“We are honoured to be returning these symbolic works,” Mr Sindika Dokolo said. “Locating the works and negotiating their return to their homeland are the result of the strong collaboration between Fundação Sindika Dokolo and dealers Didier Claes and Tao Kerefoff.”
Before their return to the Dundo Museum, these important works will travel to Luanda where they will be exhibited at the new Currency museum as part of La Triennale di Luanda at the end of November. The occasion will also celebrate forty years of Angolan Independence.
I could only find a picture of one of the masks. The statue, illustrated below, was offered for sale at an auction in Brussels in January 2015 (info).
I think the smart thing to do now is to set up a website featuring an inventory of all objects that went missing from the Dundo Museum, so that each new Chokwe object that appears on the market can be checked.
I received some very interesting feedback of a reader concerning the previously discussed Lwena staff from the last Native auction.
While proofreading the manuscript of Africa at the Tropenmuseum (2011), Gerard van den Heuvel discovered a staff from Angola in the museum’s collection (Tropenmuseum inventory number 5144-10) attributed to the Lovale – illustrated below.
(images courtesy of the Tropenmuseum) (unfortunately only available in a low resolution)
The attribution was corrected to Lwena, but since the upper figure was clearly carved in a Chokwe style (with the typical headdress), a second opinion was asked. The Chowke expert Manuel Jordan was consulted and this was what he had to say:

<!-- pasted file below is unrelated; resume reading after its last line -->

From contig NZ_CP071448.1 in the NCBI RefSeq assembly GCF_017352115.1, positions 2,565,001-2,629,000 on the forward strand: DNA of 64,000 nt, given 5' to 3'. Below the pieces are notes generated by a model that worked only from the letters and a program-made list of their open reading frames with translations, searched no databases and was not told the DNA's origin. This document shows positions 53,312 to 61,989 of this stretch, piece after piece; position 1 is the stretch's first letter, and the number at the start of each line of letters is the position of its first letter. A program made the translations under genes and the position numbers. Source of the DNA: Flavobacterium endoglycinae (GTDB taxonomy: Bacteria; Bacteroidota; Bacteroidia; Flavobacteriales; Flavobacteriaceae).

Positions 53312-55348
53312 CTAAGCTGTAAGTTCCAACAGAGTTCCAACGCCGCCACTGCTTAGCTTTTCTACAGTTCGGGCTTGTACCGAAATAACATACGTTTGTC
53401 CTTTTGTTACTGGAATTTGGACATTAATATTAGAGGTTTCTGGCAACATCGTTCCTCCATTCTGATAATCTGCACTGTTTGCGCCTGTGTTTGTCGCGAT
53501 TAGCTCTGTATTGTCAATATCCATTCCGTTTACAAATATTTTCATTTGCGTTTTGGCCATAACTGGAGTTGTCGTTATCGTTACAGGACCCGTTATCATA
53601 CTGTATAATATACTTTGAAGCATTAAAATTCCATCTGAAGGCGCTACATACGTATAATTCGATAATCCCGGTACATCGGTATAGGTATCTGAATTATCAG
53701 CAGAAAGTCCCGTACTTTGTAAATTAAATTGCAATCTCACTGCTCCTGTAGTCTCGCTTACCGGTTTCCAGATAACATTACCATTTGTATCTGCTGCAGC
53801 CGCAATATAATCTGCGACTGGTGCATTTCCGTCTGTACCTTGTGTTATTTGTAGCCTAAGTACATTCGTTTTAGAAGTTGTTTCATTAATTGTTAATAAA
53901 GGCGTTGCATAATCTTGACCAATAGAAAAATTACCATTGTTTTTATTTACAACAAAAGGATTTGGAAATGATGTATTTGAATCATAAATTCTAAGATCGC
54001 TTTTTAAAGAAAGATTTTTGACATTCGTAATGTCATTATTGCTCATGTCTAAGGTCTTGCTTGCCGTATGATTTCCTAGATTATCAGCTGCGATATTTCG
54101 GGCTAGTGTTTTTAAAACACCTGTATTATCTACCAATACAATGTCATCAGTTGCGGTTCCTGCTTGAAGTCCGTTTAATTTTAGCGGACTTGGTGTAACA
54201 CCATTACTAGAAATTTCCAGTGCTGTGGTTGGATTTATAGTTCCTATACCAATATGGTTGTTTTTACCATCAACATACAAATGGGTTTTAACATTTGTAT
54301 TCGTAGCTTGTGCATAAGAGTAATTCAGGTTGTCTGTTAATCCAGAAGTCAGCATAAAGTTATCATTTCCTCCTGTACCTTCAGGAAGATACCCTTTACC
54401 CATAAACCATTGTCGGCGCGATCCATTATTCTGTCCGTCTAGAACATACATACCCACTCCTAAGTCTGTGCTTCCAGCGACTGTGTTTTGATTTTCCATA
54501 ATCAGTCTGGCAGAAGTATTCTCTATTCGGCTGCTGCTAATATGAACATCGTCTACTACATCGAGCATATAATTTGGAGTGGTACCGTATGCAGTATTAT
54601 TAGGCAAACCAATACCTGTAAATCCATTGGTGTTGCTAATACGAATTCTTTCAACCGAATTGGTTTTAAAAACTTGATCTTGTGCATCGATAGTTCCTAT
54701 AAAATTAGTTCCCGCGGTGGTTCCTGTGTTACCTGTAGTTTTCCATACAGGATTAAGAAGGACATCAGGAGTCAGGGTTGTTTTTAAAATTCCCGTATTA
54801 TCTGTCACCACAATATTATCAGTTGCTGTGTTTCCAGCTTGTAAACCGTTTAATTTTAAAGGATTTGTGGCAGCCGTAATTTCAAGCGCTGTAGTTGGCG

The staff is 100% Chokwe as the top figure represents the Chihongo mask character and one that is exclusive to Chokwe. Luvale/Lwena do not have the character. Chihongo masks are normally associated with the courts of chiefs and the maternities generally refer to the chief’s lineage or bloodline, therefore inheritance of the tile. The female figures are “mother and child” or maternity figures (not pregnant at this point but mothers with babies).
More specifically, I can identify this staff as either made by the hand of a Chokwe carver named Itangui Itangui or by somebody working with him/or his workshop. I have been researching Chokwe carvers (some randomly documented) and I can readily associate this one with Itangui. There are few references about him on Portuguese books in relation to specific type works. In short he is a carver that Portuguese ethnographer, Jose Redinha, met in the 1930s (my calculations) and one he considered a “master carver”, particularly known for maternity figures. This is tricky as not everything he made is a masterpiece but in my opinion your staff is made for local consumption and used in ceremonial contexts and not a piece made for export or Europeans.
A number of pieces from Itangui Itangui have come up at auction in the past several years, almost always erroneously identified as Lwena because people assume the hairstyle or coiffure departs from Chokwe.
Previously identified as “The Lwena master of the center parting coiffure”, I am extremely pleased we now know the name of this talented artist. Many thanks to Gerard van den Heuvel for the much appreciated feedback. Below a maternity figure by Itangui Itangui from the Dondo Museum.